Putting the Organisation “​in the way” ​ of Innovation — Farmer Leadership

This is an image of a farmer standing a freshly tilled field


“When you plant lettuce, if it does not grow well, you don’t blame the lettuce.

You look for reasons it is not doing well.

It may need fertiliser or more water or less sun.

You never blame the lettuce.”

― Thich Nhat Hanh

Charles Handy is a giant of contemporary thought. I spent an evening with Charles in front of a blazing fire at his home in London. We discussed a selection of his theories and his advice for the future. Amidst the many ideas we discussed, Charles shared how if someone has an interest in a certain subject, they must find ways to “influence” serendipity. He phrased it as follows, “If you are interested in apples, then you must go to an orchard”. This concept connected with something Iain McGilchrist mentioned on the Innovation Show a few months ago when he said, one must “put oneself in the way” of the opportunity they desire. Iain used the analogy of looking for a partner, saying if you are looking for a date you simply don’t stay at home in your apartment, you get out there, you go to a bar or a samba class, thus “putting yourself in the opportunity’s way”.

Walt Disney is a hero of such a mindset. Walt travelled to Holywood in search of work as discussed on Innovation Show 177 with Mike Goldsby.) Happy accidents happen when you put yourself in the way and Walt certainly did just that. With not a cent to his name, Walt blagged entry to the movie sets in Hollywood until an opportunity came his way. In doing this, he landed an opportunity to create his first commissioned cartoon for Universal Studios.

I share all this to draw the connection to innovation. One of the most frustrating directives in any business is “We have to be more Innovative”. Organisations expect their people to come up with novel concepts and indeed implement those concepts that change nothing about their organisational environment. There is a failure to recognise that the organism cannot act in isolation from the environment, the two are transactional. Think for a moment of a farmer, a farmer does not make crops grow, a farmer instead creates the conditions for crops to thrive. A farmer prepares the soil, adding the necessary nutrients when required, watering the crops as needed, and tending to them from the root to the fruit.

Corporate Innovation is no different. Innovation arises spontaneously from the relationships, interactions, and convictions of those from whom it is composed. In the “corporate farm”, ideas are the seeds and the culture of the organisation is the soil. Even if you have the best seeds in the world, when placed in the wrong soil, they will simply not grow. Saplings may appear, they may stutter and start, but the entire crop will ultimately fail. Even an average seed may succeed when planted in the proper conditions.

Preparing The Soil

This is a ploughed field

“One cannot speak of leaders who cause organisations to achieve superlative performance, for no one can cause it to happen. Leaders can only recognise and modify conditions that prevent it; perceive and articulate a sense of community, a vision of the future, a body of principle to which people are passionately committed, then encourage and enable them to discover and bring forth the extraordinary capabilities that lie trapped in everyone, struggling to get out.” — Dee Hock, Founder and CEO Emeritus of VISA (and upcoming guest on the Innovation Show)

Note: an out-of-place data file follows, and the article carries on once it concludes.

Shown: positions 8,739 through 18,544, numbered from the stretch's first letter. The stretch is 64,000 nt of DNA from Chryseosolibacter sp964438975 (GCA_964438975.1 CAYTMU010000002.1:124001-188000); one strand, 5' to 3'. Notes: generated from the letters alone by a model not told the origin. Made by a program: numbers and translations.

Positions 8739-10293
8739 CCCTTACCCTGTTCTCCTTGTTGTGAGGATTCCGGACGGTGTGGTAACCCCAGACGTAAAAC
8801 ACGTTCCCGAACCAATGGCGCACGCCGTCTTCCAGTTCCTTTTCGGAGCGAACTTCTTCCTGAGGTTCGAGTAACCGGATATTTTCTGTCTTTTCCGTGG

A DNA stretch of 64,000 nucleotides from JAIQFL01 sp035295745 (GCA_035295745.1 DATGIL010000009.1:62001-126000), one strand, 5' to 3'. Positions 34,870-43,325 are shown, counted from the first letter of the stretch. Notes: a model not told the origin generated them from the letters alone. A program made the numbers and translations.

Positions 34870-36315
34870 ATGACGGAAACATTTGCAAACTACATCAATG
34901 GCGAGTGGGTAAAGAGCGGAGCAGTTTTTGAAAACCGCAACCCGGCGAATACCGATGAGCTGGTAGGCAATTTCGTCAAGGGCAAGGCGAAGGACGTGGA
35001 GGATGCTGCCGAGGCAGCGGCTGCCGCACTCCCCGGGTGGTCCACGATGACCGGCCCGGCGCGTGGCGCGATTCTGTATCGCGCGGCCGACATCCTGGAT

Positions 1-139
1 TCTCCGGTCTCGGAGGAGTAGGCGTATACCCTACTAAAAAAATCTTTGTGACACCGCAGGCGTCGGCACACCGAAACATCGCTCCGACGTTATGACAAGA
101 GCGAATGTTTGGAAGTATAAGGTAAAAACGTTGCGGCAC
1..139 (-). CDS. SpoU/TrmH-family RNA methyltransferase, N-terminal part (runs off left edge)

Leaders must create the environment for innovation to happen. You cannot mandate that we must be more innovative, instead, you create a psychologically safe environment (discussed in depth on Innovation Show 189 with Amy Edmondson). Psychological safety, as defined by Amy as “the belief that the workplace is safe for interpersonal risks like asking questions, offering a half-baked idea, admitting a mistake and so forth.” While such safety may seem trivial, in reality, it is rare. Psychological safety is the soil in which seeds of change can flourish. Those seeds include innovation projects, transformation programmes and change initiatives.

Creating a psychologically safe environment is the first step towards putting an organisation in the way of innovation.

A word of warning however, for corporate farms. When you acquire or integrate a startup, beware transplanting the crops into your corporate soil. In many cases, trying to impose a toxic or alien culture upon a startup is the first step towards its demise.


Charles Handy’s books on management — including Understanding Organisations and Gods of Management — have changed the way we view business. His work on broader issues and trends — such as Beyond Certainty — has changed the way we view society.

In The Second Curve, he builds on a life’s work to glimpse into the future and see what challenges and opportunities lie ahead. He looks at current trends in capitalism and asks whether it is a sustainable system. He explores the dangers of a society built on credit. He challenges the myth that remorseless growth is essential. He even asks whether we should rethink our roles in life — as students, parents, workers and voters — and what the aims of an ideal society of the future should be.

Provocative and thoughtful as ever, he sets out the questions we all need to ask ourselves — and points us toward some answers.

I was so fortunate to spend an evening with Charles in his home in London. He is an incredible man with an intriguing view of things. This was a memorable moment for me as I met a personal hero.

We discuss:

  • Disruption
  • Efficiency v Effectiveness
  • Management v Leadership
  • Purpose
  • Shamrock Organisations
  • The Doughnut Projects
  • Communities in Organisations
  • Education
  • Parenting
  • and so much more

Have a Listen:

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